Nearly Perfect – Jeep Grand Cherokee SRT8 Radiator R&D, Part 1: Prototype to Production

The 2012+ Jeep Grand Cherokee SRT8 is a nearly perfect sleeper. With four doors, enough room for the kids and the dog, and a 475 hp 6.4L Hemi V8 under the hood pushing it to a sub-five second 0-60, there’s not much the Grand Cherokee can’t do quickly. But all that capability and power comes at a cost. 475 hp moving 5,200 lbs. around generates a massive amount of heat. It’s not uncommon for engine coolant temps to hit 220°F or more, especially in modified Cherokees.

The Grand Cherokee SRT8 is certainly capable, but if it overheats, it’s useless. That’s why we decided to develop a performance aluminum radiator to put the finishing touch on your 2012+ Jeep Grand Cherokee SRT8.

We started development on this radiator as we do with most of our projects by measuring the stock components. Our engineer, Ye pulled our volunteer Grand Cherokee into the shop and removed the stock radiator. To get the most accurate measurements, Ye used our 3D scanner to model the stock radiator along with its mount points and any surrounding components in the engine bay. From those scans, we were able to create a 3D model of our replacement aluminum radiator to fit the Cherokee perfectly.

Digital models get us 90% of the way to a final design, but nothing beats a real-life product. To make that product, we turned to our 3D printers and our fabricator. Our 3D printers cranked out the end tanks while our fabricator welded a core together out of aluminum square tube. Ye joined the three parts with some epoxy and let it set. Five minutes later, we had a prototype to test fit.

We bolted in the prototype and checked that it didn’t interfere with any other components. Our core is 66% thicker than the stock radiator, so we were diligent to check the clearance between the back of the core and the belt drive. We dropped in the prototype and carefully bolted it into place. Once all the surrounding panels and hose s were in place, we could be sure that our larger radiator would fit without any issues.

The prototype test fit confirmed that our design would fit in the Grand Cherokee, but to test the performance, we needed more than just 3D printed end tanks and a hollow core. So, we sent our drawings to production and ordered a sample to be made. A few weeks later, we had a working radiator to test fit and put through its paces. We called our volunteer Grand Cherokee back in and got to work on the install.

Ye pulled apart the front of the Grand Cherokee, removing the bumper, grille, splash guard, and everything else in her way. The stock radiator came out and she hoisted the Mishimoto aluminum replacement into its new home. Just like our prototype test fit, we reinstalled all of the shrouding, hoses and wires, paying close attention to our clearance behind the radiator. Ye replaced the bumper, grille, and the other front-end components and we sent the volunteer vehicle out on the road to see how our radiator fared in traffic.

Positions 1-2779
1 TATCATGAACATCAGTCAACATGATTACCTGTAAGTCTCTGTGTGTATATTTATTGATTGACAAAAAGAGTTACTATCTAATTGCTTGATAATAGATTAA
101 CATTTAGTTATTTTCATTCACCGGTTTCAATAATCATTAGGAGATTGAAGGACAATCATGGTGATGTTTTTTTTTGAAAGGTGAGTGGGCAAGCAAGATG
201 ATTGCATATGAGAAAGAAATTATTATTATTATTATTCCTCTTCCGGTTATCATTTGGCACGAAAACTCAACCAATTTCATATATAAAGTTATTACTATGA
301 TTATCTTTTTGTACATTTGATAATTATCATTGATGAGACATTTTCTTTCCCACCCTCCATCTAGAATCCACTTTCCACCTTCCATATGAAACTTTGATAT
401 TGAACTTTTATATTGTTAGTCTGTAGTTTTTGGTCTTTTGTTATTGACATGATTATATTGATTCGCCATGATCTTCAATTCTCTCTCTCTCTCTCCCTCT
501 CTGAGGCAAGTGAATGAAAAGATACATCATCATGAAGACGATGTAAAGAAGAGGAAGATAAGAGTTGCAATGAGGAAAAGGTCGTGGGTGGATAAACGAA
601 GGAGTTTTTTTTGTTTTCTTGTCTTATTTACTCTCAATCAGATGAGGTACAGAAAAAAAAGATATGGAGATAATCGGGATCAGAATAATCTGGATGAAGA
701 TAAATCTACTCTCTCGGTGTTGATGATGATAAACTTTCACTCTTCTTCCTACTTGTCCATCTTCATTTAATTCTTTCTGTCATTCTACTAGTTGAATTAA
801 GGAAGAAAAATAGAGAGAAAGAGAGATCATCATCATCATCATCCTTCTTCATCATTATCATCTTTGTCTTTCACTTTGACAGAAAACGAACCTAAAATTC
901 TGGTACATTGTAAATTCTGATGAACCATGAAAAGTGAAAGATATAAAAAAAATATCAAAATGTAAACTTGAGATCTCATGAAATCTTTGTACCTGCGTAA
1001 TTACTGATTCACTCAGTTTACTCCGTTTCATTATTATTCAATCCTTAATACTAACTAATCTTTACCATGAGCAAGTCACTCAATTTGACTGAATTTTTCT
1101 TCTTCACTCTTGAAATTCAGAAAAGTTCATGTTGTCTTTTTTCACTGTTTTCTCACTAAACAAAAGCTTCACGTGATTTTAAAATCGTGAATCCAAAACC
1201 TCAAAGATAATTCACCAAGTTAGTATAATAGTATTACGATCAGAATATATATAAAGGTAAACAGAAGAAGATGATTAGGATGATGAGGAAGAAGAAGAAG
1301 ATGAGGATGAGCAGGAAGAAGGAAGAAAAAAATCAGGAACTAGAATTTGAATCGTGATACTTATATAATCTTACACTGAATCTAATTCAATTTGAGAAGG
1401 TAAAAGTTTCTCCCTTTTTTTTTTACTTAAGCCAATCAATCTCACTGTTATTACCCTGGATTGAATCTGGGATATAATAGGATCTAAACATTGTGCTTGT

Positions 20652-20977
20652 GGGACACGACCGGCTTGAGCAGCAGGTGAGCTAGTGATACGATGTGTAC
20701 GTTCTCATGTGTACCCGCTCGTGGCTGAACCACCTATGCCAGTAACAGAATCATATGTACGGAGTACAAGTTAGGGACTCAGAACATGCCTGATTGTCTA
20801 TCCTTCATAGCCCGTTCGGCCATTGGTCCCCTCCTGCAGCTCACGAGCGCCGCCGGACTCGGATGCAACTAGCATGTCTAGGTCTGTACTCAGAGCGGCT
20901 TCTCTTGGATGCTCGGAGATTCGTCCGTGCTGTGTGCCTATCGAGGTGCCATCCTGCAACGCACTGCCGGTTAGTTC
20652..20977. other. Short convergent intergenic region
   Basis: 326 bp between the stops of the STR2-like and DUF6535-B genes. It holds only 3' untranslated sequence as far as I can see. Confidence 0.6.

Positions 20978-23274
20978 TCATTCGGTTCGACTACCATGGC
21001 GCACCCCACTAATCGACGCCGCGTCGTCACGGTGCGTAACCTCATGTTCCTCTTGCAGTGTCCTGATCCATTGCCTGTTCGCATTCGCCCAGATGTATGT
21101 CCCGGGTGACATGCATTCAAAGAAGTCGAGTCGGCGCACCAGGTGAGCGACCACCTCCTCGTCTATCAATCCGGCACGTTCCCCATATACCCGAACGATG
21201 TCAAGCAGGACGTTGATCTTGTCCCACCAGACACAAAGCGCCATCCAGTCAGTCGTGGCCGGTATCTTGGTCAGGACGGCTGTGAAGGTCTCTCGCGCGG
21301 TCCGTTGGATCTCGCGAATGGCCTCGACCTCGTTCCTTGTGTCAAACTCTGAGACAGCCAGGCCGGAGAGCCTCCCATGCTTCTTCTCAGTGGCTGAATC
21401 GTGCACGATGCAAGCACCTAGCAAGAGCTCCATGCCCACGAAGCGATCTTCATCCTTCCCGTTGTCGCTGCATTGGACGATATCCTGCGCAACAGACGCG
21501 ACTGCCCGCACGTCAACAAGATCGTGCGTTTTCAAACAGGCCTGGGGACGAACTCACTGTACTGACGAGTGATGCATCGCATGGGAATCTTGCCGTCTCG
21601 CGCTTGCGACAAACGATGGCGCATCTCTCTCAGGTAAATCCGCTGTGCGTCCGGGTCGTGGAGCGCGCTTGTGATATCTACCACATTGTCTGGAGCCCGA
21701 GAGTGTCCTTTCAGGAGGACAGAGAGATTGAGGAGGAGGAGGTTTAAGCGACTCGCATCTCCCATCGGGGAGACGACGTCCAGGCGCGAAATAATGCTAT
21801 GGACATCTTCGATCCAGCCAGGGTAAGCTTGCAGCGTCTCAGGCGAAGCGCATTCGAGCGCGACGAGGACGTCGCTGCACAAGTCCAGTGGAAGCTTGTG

After a few weeks of running with our radiator installed, we checked in with our testing volunteer to see how the radiator was performing. We were optimistic that the 66% thicker core and 95% increase in coolant capacity would be able to combat the extreme temperatures the Grand Cherokee’s 6.4L Hemi produces. A quick phone call solidified our hopes; the Grand Cherokee was running significantly cooler in all conditions.

As we wrap up production on our first batch of these 2012+ Jeep Grand Cherokee SRT8 performance aluminum radiators, we’re opening sales to owners who want to be the first to lower their coolant temps and perfect their nearly perfect sleeper. If you’re interested in buying one of these radiators, head over to our website for more details and, as always, let us know what you think.

Thanks for reading,
-Steve

2 thoughts on “Nearly Perfect – Jeep Grand Cherokee SRT8 Radiator R&D, Part 1: Prototype to Production”

  1. I hate Blue Devil products! It doesn’t work. My girlfriend has a 2006 Equinox that blew a head gasket. We put Blue Devil in and her engine seized immediately.

    1. I’m sorry to hear that John! We definitely don’t recommend using stop leak for something like a head gasket (or really any leak). We’ve had a few vehicles in our shop that have had clogged radiators or heater cores from using stop leak. We always recommend fixing leaks properly by replacing the affected part. Installing one of our aluminum radiators is a good way to ensure your radiator is never the source of a leak!

      Thanks,
      -Steve

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